FOUR children aged 14 or younger died by suicide last year.
The children, three boys and a girl, were among 460 people who took their own lives in 2007, a death toll that represents a rise of 12% over the 409 suicides that took place in 2006.
The true number could be higher, however, as 119 deaths from injury or poisoning were classified as “events of undetermined intent”. These included two children aged 14 or under.
Males accounted for 398 suicides, four out of five of all such deaths, according to the figures from the Central Statistics Office.
The biggest single number of suicides recorded — 89 — was among men in the 25-34 age group.
By contrast, the 55-64 age group was the greatest risk group among women, although female suicides were evenly distributed across all the age groups.
Suicide is still a relatively low cause of death in Ireland, especially when compared with heart disease and strokes, which caused 9,931 deaths; cancer, which took 7,844 lives; and lung conditions, which killed 3,541.
However, the overall suicide toll of 460 last year was the highest in three years and the four deaths recorded in the 5-14 age group was higher than in any of the previous six years. There were two such deaths in 2006, three in 2005, two in 2004 and 2003, none in 2002 and two in 2001.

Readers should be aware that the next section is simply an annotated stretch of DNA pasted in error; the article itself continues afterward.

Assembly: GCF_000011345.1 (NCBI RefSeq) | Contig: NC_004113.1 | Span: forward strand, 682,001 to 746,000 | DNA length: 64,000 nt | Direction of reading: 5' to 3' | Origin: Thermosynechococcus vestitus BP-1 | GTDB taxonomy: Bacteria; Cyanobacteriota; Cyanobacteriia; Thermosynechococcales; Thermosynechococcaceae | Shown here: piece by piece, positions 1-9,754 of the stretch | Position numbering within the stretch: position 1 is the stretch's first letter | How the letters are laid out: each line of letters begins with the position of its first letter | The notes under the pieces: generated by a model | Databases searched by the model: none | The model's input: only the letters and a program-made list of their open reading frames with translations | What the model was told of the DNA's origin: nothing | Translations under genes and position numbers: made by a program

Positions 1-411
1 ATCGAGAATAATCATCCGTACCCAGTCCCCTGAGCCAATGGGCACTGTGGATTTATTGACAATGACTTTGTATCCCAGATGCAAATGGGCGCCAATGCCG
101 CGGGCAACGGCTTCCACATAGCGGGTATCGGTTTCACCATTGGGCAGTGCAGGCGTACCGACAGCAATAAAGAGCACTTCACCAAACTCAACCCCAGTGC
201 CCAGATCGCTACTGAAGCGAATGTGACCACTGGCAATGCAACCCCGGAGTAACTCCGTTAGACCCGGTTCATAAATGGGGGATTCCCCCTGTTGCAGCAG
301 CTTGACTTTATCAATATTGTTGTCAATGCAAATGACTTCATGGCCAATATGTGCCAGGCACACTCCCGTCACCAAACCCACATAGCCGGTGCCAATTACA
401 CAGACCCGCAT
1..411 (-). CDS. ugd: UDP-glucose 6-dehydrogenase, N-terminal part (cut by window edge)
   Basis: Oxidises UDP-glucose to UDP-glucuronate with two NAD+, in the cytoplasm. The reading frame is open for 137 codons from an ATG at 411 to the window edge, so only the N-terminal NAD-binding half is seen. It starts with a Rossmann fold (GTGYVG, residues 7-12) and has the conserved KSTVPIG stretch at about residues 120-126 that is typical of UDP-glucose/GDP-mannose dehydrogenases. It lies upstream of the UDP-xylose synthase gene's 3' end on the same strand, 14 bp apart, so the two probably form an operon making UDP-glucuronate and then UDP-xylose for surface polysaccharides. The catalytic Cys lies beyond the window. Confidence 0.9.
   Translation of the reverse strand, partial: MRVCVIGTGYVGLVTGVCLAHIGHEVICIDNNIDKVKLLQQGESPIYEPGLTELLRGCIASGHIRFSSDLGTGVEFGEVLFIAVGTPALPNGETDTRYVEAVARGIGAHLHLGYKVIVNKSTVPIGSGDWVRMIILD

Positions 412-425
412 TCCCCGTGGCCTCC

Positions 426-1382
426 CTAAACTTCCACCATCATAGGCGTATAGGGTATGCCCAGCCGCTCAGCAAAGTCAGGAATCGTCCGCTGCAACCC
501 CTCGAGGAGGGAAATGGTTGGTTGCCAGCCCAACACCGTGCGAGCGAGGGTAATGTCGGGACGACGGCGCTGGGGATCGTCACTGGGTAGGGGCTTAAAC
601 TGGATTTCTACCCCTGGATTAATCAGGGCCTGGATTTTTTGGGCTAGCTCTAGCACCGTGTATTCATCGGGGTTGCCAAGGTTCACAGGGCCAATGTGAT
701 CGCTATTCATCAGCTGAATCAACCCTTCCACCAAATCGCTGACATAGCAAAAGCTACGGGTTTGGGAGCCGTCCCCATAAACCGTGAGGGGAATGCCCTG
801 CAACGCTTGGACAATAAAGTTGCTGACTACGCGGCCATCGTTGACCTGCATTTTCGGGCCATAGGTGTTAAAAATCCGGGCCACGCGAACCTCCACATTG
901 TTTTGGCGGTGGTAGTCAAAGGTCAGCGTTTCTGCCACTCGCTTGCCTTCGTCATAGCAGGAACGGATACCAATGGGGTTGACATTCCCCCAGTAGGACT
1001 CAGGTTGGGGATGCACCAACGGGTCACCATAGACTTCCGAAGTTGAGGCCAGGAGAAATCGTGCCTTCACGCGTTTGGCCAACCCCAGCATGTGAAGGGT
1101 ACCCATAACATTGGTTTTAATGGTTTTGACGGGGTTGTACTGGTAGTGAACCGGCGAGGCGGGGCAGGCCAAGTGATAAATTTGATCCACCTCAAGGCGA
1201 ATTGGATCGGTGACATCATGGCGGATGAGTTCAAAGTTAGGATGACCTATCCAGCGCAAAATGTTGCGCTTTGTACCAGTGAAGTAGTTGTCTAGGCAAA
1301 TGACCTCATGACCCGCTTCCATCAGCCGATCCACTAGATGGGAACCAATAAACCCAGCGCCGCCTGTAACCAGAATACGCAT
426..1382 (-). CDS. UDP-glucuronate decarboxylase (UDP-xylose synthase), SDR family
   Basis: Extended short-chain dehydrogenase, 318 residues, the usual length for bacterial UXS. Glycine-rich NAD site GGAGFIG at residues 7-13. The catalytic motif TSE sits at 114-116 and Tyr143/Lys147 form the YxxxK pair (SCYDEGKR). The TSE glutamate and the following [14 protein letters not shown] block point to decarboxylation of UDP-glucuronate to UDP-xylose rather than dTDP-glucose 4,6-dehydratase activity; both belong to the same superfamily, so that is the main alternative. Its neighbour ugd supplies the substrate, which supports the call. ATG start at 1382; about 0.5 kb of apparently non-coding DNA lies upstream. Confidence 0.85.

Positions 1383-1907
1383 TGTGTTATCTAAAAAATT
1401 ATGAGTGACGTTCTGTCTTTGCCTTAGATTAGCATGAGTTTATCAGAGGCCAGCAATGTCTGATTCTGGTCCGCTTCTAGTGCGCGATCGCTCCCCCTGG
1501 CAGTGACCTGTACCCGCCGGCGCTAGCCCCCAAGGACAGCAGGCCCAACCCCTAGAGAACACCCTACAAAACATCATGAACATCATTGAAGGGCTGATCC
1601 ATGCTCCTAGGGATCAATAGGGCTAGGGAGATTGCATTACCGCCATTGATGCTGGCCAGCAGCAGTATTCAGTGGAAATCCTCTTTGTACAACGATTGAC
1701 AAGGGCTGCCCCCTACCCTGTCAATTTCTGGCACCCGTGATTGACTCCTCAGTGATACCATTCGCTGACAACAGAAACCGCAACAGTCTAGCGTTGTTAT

Although research is continuing and the National Office for Suicide Prevention does carry out analysis on the suicide figures in Ireland, the small numbers that occur in the 14 years and younger age group do not allow analysts to draw any clear conclusions, said a HSE spokesperson.
Lloyd Byrne, regional manager with the ISPCC, said the figures were sad, but not surprising. The organisation’s Childline service last year received 814 calls from suicidal children and teenagers and 204 calls from children who had already self-harmed.
“The numbers are increasing, probably because children are more aware of the service and more able to contact it, because they have mobile phones, but it also shows a serious underlying problem,” he said.
Mr Byrne added that demand for Childline showed official services were lacking. “Our busiest times are evenings and at weekends when social services are not available. We need a proper out-of-hours support system for children,” he said.
The Samaritans’ regional publicity officer, Mary Malcolm, said while the organisation was not in a position to collect statistics, anecdotally its volunteers dealt with a lot of young callers.
Childline: 1800 666666 Samaritans: 1850 609090.
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